Gold Connections share the Origins of their new track “Bad Intentions”: Stream

Will Toledo cosigned indie outfit also announce their debut album, Popular Fiction

Gold Connections Origins, photo by Anthony Mulcahy
Gold Connections Origins, photo by Anthony Mulcahy

Origins is a new music feature that allows an artist to reveal the deeper inspirations for their latest track.

His name may not be as familiar yet, but Will Marsh came of musical age right besides Car Seat Headrest’s Will Toledo. The two met at the College of William & Mary’s WCWM radio station when Marsh was a freshman and Toledo a sophomore. The former joined the latter as rhythm guitarist in an early stage version of CSH before leaving to form his own project, Gold Connections. Toledo returned the favor by providing drums, guitar, bass, and backing vocals on the first Gold Connections recordings, which he also produced, engineered, and mixed. Two years later, March finally released those songs as his band’s 2017 self-titled debut EP.

In 2018, Marsh is finally ready to take Gold Connections to the next level — this time without the aid of Toledo. The band’s debut full-length, Popular Fiction, is set for a May 4th release via EggHunt Records. Produced by Daniel Goans, the 10-track collection introduces listeners to an artist raised on Bob Dylan and seeking a sound like a bluesy Big Star or a softer Rolling Stones.

Which is also a perfectly apt description of the record’s new single, “Bad Intentions”. Initially, there’s a rambling quality both to the jerky guitars and Marsh’s vocals. A jangly psychedelic chorus hints that there’s something grander at play than that first-blush of indie folk, however, and each iteration of the hook takes the song to a new level. In just over four minutes, the track layers in an entire record collection of influences while belaboring none for a sound that’s as timeless as it is tireless.

Take a listen below.

In our latest Origins feature, Marsh digs into that crate of influences to reveal five songs that had an impact on “Bad Intentions”.

The Rolling Stones — “Dead Flowers”:

I’ll beat folks to the punch with a Stones reference. The riff for “Bad Intentions” could be called “Stonesy” –– something like “Start Me Up” –– but I draw more influence from their decidedly riff-less “Dead Flowers”. I borrow Jagger’s depiction of mutual moral shabbiness and his posture that is equal parts aloof, heartbroken, and playful.

The Byrds — “I’ll Feel A Whole Lot Better”:

It’s the original jangle pop breakup song! When our guitarist brought his 12-string guitar to the studio for “Bad Intentions”, we couldn’t resist throwing it on the chorus for the full Byrds effect. It was one of my “kid in a candy store” moments for this record.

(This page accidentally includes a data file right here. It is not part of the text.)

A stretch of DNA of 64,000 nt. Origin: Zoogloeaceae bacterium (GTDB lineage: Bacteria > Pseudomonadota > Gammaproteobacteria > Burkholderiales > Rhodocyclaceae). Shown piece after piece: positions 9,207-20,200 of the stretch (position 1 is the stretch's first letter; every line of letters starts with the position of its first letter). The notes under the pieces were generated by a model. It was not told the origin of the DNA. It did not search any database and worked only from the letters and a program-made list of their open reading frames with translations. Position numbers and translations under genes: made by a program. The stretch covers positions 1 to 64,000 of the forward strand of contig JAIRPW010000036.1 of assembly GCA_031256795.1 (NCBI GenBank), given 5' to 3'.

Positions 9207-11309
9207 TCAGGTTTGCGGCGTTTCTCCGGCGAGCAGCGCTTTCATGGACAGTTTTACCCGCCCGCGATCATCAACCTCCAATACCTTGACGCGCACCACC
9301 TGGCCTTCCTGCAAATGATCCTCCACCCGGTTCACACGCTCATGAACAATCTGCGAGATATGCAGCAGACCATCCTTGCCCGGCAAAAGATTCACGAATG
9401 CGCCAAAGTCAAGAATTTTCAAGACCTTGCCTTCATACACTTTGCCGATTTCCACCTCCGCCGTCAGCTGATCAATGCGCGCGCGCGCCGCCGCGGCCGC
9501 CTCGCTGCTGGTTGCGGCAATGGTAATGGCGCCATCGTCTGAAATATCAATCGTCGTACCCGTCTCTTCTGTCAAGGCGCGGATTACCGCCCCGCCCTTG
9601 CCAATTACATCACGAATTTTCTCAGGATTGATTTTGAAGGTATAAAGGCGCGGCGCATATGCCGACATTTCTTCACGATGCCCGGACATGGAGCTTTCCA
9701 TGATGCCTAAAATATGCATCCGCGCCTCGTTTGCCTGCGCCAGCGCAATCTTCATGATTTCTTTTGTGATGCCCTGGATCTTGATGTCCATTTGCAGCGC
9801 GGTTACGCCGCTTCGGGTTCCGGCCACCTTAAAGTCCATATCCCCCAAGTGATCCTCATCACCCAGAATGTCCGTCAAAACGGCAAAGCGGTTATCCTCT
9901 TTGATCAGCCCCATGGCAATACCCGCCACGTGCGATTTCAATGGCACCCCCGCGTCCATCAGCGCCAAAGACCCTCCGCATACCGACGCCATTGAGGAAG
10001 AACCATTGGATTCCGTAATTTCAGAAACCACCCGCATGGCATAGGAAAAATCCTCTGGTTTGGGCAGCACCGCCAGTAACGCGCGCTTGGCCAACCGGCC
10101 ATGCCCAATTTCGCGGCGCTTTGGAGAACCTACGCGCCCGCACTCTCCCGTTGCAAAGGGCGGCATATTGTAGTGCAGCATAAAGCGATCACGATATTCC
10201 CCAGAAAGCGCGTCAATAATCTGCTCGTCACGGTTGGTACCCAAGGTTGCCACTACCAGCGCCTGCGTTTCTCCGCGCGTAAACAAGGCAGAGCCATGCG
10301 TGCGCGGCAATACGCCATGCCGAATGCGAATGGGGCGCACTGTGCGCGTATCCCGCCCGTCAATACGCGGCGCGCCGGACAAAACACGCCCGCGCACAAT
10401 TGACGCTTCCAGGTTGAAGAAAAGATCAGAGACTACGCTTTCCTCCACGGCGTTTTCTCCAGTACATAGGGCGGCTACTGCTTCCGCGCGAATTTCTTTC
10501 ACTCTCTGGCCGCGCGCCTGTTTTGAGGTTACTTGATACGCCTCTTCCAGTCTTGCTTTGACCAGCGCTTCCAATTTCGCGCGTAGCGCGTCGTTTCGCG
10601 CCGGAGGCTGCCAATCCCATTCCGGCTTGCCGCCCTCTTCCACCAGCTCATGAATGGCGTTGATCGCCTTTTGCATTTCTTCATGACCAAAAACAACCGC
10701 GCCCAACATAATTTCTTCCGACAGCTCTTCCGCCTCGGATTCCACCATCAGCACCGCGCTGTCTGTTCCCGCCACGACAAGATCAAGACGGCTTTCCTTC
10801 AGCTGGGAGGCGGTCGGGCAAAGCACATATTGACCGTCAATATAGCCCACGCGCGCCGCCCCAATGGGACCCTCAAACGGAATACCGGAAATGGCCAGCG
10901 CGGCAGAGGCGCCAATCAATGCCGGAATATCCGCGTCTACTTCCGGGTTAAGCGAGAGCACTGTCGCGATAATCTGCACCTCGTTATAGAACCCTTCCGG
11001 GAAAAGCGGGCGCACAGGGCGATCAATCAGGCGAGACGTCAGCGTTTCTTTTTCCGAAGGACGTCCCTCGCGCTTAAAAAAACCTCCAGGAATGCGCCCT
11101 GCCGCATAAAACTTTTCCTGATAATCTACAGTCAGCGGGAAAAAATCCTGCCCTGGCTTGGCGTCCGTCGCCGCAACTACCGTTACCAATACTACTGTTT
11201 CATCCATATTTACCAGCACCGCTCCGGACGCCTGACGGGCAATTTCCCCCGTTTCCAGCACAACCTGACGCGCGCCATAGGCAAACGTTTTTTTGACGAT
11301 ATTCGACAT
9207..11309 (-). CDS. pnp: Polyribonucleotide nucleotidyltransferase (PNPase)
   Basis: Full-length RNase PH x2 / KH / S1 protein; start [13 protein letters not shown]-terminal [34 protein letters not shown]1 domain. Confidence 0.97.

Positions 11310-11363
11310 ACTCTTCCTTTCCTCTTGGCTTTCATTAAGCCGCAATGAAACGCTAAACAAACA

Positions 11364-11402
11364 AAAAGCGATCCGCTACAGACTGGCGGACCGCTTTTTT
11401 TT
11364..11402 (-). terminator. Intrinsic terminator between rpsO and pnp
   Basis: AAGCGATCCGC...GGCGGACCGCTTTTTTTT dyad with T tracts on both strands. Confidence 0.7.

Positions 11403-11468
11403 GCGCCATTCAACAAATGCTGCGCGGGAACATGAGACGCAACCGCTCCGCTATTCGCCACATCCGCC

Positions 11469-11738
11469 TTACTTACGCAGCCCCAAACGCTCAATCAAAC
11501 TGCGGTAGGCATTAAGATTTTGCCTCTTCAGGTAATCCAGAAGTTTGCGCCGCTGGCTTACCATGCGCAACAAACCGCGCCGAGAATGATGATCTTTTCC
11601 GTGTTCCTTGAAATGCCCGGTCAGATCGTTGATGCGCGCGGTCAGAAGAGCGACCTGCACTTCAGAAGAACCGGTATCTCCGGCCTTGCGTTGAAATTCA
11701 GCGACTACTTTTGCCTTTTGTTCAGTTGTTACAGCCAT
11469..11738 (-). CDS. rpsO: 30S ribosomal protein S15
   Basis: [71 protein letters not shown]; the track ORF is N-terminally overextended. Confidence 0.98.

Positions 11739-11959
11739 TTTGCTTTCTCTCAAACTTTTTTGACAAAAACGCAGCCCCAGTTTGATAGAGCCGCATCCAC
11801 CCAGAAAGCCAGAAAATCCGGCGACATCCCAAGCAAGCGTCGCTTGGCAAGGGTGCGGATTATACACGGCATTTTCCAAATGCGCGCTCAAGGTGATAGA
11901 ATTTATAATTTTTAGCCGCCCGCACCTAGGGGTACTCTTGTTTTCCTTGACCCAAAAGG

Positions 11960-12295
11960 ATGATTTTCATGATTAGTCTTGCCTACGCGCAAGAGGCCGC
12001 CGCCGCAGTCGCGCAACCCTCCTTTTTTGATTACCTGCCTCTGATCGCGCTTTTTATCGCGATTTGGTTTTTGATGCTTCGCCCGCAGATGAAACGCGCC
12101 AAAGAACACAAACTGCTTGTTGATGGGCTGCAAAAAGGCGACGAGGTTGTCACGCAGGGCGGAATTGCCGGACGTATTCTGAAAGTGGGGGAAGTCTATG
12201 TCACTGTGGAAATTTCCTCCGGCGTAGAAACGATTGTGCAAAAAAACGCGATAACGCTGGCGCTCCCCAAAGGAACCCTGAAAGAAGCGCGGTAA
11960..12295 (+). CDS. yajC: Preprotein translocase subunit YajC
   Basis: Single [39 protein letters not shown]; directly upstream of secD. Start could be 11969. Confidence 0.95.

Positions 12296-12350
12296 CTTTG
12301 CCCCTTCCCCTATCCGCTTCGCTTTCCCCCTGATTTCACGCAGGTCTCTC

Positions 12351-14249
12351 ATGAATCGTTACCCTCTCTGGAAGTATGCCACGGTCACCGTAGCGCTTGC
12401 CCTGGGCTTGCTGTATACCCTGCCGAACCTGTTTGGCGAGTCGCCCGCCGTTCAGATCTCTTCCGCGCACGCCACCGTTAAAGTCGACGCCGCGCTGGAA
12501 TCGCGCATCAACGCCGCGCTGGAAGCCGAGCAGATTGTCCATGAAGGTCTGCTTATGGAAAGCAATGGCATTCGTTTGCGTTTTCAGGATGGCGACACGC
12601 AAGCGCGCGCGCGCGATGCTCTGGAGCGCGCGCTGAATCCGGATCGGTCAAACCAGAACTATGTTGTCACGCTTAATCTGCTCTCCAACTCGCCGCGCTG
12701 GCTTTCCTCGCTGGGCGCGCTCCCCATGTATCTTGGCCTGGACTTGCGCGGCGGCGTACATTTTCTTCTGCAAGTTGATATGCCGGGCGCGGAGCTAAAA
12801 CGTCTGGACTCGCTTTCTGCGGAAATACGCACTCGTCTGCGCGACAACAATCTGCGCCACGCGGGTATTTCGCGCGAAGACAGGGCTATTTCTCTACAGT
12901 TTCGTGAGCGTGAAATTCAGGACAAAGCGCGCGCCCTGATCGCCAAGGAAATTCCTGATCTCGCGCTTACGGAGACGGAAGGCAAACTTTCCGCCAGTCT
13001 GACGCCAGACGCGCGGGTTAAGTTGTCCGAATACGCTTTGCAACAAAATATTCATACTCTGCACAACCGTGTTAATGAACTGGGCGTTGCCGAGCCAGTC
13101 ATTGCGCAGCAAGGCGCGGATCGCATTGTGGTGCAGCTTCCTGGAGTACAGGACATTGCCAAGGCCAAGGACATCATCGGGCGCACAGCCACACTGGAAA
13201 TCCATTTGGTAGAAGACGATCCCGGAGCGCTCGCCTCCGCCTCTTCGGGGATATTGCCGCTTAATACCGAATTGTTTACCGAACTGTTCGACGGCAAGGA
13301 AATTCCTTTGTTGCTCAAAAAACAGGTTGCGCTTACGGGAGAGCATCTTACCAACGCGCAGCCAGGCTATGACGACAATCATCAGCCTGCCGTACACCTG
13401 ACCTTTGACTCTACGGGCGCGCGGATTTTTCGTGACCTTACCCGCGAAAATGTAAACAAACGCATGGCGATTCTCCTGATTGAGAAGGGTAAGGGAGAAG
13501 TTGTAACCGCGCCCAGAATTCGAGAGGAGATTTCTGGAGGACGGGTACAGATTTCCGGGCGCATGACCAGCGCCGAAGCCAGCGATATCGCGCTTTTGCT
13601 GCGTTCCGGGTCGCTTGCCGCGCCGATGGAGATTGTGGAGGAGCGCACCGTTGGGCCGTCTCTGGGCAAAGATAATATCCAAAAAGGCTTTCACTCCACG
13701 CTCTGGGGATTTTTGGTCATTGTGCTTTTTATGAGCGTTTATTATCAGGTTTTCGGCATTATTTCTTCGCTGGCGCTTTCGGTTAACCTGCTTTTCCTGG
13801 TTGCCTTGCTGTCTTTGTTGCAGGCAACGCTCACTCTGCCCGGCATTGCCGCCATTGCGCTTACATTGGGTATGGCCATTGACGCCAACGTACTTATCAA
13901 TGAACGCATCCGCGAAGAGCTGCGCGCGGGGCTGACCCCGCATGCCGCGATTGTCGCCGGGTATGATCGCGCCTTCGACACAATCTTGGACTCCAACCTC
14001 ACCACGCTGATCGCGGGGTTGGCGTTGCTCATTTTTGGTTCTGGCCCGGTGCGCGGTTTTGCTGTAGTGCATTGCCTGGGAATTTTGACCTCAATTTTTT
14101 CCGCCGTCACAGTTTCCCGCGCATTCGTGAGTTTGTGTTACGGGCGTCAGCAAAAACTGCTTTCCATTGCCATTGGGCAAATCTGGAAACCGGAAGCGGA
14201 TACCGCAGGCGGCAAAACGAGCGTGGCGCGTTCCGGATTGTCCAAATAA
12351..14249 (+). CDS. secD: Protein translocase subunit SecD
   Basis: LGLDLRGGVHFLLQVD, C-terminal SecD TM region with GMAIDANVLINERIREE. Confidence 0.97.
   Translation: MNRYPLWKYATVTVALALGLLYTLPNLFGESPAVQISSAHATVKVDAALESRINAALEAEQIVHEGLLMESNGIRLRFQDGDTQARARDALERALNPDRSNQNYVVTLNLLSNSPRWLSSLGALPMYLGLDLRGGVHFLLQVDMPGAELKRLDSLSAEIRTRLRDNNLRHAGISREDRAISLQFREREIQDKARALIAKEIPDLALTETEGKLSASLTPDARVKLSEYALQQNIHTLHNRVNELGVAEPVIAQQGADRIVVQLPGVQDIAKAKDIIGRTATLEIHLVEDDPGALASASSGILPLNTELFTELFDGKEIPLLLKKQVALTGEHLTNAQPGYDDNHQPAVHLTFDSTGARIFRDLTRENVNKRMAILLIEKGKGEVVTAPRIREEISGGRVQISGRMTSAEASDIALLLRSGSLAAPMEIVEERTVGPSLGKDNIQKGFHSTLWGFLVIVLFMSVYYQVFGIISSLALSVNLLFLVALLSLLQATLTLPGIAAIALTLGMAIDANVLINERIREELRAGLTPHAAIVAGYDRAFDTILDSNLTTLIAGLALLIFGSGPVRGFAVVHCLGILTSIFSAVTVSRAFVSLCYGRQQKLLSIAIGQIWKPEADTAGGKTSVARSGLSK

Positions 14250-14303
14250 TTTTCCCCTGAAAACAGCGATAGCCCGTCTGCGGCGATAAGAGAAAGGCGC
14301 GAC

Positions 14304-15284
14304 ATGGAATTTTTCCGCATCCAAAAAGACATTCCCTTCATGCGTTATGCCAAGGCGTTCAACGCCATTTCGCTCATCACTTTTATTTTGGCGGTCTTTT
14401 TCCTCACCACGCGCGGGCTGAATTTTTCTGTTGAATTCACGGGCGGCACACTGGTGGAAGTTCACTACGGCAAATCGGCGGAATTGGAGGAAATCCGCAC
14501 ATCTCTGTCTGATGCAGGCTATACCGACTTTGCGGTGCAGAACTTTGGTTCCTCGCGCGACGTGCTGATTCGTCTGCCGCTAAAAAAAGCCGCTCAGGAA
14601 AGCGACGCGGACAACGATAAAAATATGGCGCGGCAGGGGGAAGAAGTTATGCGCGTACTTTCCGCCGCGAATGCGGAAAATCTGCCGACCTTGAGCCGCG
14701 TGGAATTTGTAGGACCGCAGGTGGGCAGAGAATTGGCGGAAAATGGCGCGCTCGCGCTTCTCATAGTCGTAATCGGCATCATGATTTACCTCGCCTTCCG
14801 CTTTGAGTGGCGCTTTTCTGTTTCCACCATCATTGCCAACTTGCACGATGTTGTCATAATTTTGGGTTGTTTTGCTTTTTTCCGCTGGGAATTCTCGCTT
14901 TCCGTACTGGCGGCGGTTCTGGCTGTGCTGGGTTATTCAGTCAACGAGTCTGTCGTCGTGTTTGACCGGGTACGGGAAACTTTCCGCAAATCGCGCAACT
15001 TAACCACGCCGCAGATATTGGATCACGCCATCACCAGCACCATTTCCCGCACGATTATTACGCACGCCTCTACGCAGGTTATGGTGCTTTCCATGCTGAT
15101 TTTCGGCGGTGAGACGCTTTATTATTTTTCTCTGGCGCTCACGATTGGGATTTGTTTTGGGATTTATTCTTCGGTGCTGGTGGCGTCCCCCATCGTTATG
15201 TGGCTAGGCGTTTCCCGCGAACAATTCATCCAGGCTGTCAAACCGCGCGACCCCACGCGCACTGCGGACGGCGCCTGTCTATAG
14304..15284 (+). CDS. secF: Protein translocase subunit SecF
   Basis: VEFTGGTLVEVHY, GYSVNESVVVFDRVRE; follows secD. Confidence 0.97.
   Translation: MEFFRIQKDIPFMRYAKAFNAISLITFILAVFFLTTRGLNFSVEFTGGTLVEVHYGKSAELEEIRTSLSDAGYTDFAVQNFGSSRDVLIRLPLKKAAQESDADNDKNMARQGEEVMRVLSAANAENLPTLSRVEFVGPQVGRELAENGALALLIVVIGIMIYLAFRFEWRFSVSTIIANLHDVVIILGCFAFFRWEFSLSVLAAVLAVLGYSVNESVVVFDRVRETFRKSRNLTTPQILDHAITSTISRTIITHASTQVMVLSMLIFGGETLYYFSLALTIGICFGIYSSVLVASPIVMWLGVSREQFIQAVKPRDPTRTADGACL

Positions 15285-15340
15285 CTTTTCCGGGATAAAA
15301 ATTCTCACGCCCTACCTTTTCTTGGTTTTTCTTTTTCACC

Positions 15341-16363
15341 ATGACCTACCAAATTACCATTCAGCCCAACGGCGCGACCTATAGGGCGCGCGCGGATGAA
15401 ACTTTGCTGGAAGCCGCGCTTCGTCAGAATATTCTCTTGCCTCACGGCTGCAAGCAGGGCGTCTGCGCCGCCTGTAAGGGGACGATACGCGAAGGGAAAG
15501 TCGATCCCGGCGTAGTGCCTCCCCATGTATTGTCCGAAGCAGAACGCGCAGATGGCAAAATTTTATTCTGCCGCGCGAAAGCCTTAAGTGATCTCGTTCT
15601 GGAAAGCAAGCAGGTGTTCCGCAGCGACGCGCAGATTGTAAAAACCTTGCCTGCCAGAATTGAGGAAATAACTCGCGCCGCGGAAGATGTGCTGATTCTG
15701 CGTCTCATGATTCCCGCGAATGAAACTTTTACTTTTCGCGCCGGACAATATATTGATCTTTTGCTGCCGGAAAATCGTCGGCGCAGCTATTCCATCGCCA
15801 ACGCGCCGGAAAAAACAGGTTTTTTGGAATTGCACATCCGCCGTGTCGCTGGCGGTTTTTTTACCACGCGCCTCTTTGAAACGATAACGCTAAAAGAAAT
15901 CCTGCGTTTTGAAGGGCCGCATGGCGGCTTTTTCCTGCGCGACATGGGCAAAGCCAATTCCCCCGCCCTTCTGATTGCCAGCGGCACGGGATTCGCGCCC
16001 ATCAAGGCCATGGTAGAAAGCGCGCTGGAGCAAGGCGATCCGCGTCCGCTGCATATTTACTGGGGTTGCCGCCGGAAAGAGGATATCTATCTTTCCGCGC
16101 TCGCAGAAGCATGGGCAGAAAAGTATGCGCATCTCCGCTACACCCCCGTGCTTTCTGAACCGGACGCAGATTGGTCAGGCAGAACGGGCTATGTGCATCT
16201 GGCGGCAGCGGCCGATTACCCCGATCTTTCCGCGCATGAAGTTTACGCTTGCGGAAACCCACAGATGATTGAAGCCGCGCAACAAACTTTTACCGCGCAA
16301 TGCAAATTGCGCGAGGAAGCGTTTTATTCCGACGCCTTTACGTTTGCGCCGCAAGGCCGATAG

Bob Dylan — “Stuck Inside of Mobile With The Memphis Blues Again”:

Dylan depicts action and physical situations to evoke an intangible mood. He portrays suffocation and frustration by creating a labyrinth of moments. In “Bad Intentions” I use Dylan’s method to incite an air of regret and disappointment. “Mobile” was at the back of my mind when I wrote lines such as “This room bleeds like all good things lost,” and “I remember the southern sea/ We couldn’t walk because you didn’t believe.”

Lead Belly — “Goodnight Irene”:

Lead Belly eluded the strict “blues” category –– partially because the style was embryonic at his time, but more so because he prioritized emotion over tradition. Stylistically, “Goodnight Irene” hits me out of nowhere. It’s a strange and melancholy world of its own rather than a folk artifact. With Lead Belly in mind, I manipulate different genres in “Bad Intentions” to convey a singular feeling.

The Smiths — “What Difference Does It Make?”:

To quote the Smiths, or to re-quote an idiom, “The devil will find work for idle hands to do.” Listlessness and apathy fester into diabolic love. The “Bad Intentions” moment falls somewhere in that path to damnation. I may have accidentally grifted The Smiths’ line “I stole and lied, and why?/ Because you asked me to” for my own alibi: “I just gave you what you wanted, babe/ All you asked for was a crook.”

Pre-orders for Popular Fiction are available here. Find the album art and tracklist ahead.

Popular Fiction Artwork:

Gold Connections -- Popular Fiction

Popular Fiction Tracklist:
01. Icarus
02. New Religion
03. Again Alive
04. Bad Intentions
05. Salt
06. Popular Fiction
07. I Believe in You
08. Isabel
09. Plague 8
10. Desert Land